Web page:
EVERETT — Kathleen Mullen spilled tears as the moving truck drove away.
Though she knew this had been coming for years, Mullen wasn’t prepared to leave her home and community of almost three decades.
For most of that time she’s lived just a few doors down from Beverly Bowers, in a modest bungalow in Baker Heights, a public housing development in Everett’s Delta Neighborhood.
The two single moms grew close as they raised their children in to young adults together, often filling in as last-minute babysitters or sharing meals.
Standing in the middle of a mostly-deserted Hemlock Street, they hugged as the big blue and white truck disappeared around the corner.
Bowers and Mullen are among the last residents to leave as the aging World War II-era housing heads toward demolition. Operated and owned by the Everett Housing Authority, the long-planned closing was slow in coming.
With most households now gone, the streets are quiet, playgrounds empty. Few children walk the long blocks to the Everett Boys & Girls Club. The vacant homes are boarded up, their weathered sides stamped with black-ink warnings not to trespass.
“It’s a neighborhood we won’t see anymore,” Mullen said. “We had a community here, we had neighbors we knew. It’s never going to be the same.”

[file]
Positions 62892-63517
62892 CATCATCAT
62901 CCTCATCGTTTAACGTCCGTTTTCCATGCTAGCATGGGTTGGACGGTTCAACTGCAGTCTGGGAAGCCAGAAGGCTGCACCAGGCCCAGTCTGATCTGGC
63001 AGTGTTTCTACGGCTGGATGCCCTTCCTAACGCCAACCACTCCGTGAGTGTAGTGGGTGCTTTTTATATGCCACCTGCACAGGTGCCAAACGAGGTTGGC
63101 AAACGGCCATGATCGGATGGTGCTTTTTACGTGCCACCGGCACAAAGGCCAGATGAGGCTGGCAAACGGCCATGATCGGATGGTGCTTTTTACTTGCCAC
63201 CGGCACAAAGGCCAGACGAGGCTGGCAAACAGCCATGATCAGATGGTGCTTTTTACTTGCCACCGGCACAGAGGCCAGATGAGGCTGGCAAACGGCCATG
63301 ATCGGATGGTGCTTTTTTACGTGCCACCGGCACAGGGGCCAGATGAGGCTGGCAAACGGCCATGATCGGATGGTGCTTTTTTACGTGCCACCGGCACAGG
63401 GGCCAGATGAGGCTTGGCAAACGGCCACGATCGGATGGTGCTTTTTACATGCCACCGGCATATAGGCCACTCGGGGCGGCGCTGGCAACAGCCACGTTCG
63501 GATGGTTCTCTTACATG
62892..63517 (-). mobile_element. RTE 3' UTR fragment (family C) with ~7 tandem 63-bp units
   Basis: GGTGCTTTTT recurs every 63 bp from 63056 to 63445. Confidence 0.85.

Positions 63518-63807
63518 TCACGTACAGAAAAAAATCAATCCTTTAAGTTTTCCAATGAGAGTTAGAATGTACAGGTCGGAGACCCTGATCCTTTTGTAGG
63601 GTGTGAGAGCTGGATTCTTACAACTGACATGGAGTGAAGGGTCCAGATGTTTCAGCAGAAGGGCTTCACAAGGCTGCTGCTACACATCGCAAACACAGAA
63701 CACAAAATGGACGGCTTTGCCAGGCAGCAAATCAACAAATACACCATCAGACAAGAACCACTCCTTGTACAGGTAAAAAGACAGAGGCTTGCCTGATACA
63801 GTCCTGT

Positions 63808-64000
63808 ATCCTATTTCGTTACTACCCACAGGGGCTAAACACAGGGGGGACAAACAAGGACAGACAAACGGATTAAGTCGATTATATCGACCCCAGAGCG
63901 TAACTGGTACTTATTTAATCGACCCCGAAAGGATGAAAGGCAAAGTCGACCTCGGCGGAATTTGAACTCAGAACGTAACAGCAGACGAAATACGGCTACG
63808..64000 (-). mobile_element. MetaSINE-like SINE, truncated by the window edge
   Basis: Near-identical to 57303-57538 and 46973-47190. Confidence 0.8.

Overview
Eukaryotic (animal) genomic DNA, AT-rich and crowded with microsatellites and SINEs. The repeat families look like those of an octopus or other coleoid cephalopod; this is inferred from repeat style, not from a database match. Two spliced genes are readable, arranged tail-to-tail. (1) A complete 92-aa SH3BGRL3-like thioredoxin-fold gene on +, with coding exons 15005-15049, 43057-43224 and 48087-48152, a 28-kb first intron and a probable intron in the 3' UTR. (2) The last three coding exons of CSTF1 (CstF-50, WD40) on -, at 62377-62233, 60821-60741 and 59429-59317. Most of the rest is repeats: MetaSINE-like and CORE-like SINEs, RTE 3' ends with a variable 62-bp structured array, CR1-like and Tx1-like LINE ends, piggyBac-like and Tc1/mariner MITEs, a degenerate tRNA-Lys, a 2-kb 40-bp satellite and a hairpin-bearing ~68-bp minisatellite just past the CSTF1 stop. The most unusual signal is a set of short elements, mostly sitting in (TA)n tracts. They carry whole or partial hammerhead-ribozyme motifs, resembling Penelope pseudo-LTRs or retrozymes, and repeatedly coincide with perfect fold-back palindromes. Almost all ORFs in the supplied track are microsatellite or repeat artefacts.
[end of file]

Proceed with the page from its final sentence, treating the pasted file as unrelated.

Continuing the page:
“It was a place we could raise our kids and survive,” she added.
They have known each other for so long, Bowers, a security guard, and Mullen, a caregiver, have forgotten how they met. Now the two will be going their separate ways, as are the other 244 Baker Heights families already mostly dispersed across Everett and Snohomish County.
“A community is being disassembled,” Bowers said. “It’s such an emotional journey.”
A long history
The Everett Housing Authority built Baker Heights in 1943 for military personnel, workers in the shipbuilding and aircraft industries, their families and others flooding into the city to help with the war effort. Newcomers could reside there until they could find suitable homes.
The plan always had been for the mission to shift to housing low-income families once the war ended, according to early housing authority documents.
Decades later, the 76-year-old Baker Heights complex had lived beyond its useful life, deemed too expensive to renovate and ineligible to receive funding from the U.S. Department of Housing and Urban Development.
Around 2007, officials discussed plans to close the units, but shelved the idea when the recession hit soon after, said Steve Yago, acting director of development of acquisitions.
In the last few years, officials revived those plans and since 2017, the housing authority has been moving tenants from the 15-acre complex. Each household received a housing voucher and either a relocation stipend or help with moving and packing.
Washington State University plans to buy about two-thirds of the land to expand its branch campus. The remainder will be used by the housing authority to build about 160 new units after existing buildings are razed.
The goal is to have all residents out by the end of September.
For many, that thought is bittersweet.
“Having to leave the family you created is hard,” said Michelle Farnham, one of the housing authority’s relocation assistants.
Some found a place better suited for their needs, Farnham said. A few took the opportunity to move out of state closer to family.